I’ve been excited to appear in many in-person storytelling shows that have returned to the stage, but I’m also grateful for the virtual shows still online. They create opportunities for storytellers and audiences to share stories when they can’t get out, make friends in far-flung communities, and stretch our creativity. Below is a video of a fun tale from my less-than-model childhood, which I shared recently at a Zoom meeting of StoryMasters, a Southern California offshoot of Toastmasters. Whether you’ve never told a story for an audience or are an old hand, I recommend checking out this delightful, supportive club.
Personal storytelling is back to the live onstage world, and what a gift to fully interact with storytellers and audiences again. Through the pandemic, I’ve been grateful to use Zoom and other online streaming platforms to stay engaged with community via the art of oral stories. But my eyes filled with tears of joy on returning to The Otter Story Hour, a show that confirms how big the heart of the storytelling world is, and how meaningful it is to laugh and cry together over our shared human experience. Here’s a link to the Facebook video of that April 10 Show. I hope you can watch all six wonderful tellers, but to find my story, Ride the Neighborhood, just forward to 1:02:44. Enjoy the ride!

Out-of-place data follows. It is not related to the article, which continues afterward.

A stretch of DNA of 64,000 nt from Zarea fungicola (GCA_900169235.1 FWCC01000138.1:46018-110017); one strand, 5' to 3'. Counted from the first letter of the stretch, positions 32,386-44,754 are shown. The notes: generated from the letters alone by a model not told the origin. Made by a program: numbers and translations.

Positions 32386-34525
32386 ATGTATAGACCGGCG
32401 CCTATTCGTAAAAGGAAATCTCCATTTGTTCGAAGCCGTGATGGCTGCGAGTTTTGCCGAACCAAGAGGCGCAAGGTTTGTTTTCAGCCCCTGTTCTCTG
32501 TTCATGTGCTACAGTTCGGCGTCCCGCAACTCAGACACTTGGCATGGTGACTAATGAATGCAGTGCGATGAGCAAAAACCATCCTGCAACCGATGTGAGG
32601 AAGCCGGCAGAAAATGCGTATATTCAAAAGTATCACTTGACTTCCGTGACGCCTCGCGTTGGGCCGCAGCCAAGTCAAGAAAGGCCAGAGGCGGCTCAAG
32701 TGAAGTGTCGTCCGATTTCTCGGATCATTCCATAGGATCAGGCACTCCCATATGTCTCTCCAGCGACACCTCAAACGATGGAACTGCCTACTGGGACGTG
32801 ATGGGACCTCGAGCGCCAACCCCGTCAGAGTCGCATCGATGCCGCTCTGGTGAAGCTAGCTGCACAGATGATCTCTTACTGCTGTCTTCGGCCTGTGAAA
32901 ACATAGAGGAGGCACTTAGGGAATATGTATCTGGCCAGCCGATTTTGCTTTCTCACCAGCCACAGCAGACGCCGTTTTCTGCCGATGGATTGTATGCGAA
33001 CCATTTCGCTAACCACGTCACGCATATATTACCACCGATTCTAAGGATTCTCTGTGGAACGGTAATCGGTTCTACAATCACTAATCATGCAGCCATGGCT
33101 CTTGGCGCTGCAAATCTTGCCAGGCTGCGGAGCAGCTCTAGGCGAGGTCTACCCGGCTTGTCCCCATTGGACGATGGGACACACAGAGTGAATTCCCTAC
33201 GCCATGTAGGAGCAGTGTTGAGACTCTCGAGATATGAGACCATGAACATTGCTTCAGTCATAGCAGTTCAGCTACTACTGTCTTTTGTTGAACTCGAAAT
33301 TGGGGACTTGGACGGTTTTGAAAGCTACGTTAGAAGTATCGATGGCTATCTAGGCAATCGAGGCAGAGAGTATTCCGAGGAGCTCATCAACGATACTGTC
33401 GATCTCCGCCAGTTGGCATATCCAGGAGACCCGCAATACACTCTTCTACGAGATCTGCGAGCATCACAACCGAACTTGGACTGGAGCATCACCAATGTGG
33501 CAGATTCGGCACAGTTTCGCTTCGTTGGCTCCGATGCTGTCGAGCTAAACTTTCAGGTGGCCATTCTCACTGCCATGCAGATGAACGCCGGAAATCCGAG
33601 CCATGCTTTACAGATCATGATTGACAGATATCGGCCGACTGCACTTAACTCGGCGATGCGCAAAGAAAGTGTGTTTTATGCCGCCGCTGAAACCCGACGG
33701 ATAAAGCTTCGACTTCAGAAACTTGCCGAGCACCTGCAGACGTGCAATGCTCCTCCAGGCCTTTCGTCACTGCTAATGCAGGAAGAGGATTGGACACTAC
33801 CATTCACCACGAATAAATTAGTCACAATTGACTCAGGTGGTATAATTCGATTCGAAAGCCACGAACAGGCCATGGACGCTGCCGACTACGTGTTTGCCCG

I’ve been moved by the audiences who’ve taken an interest in the stories of my search for the family history of my Mexican-Chinese Grandma. In 2021, I had a few opportunities to share the story of my journey to China to heal an old family divide. In case you haven’t seen the story, Old Mr. Ma, here’s a recording of the 10-minute version, which I told at the Santa Monica Playhouse. It appeared in 80 Minutes Around the World, produced by Nestor Gomez and M.J. Kang. If you like the topic, please keep your eyes peeled for news of my upcoming historical novel, Candlelight Bridge.
Do you feel it, the desire to tiptoe into the New Year, lest you wake a new giant that might confront you with another endurance test of our humanity, our environment, our peace? Yet it was with unexpected joy I opened my mailbox this holiday season to find a reminder to never give up on the power of words to open us to the possibility of a better world. That reminder is Abrazos, the 10th Anniversary Anthology of DoveTales, which is the literary journal of the nonprofit Writing for Peace. Below is a copy of my essay, The Dark Matter, which I was honored to discover included. If you’d like to buy the anthology, full of the work of writers for whom words are conduits of peace, limited copies are still available at WritingForPeace.org.
The Dark Matter
Cara Lopez Lee
I’ve been feeling the loneliness that comes with the realization that not only do others not see the world the same way as I, but that nobody sees it the same way at all. Not a one. Not even the people who vote the same. Not even the people who like the same movies, books, and dances. Not the dearest of friends.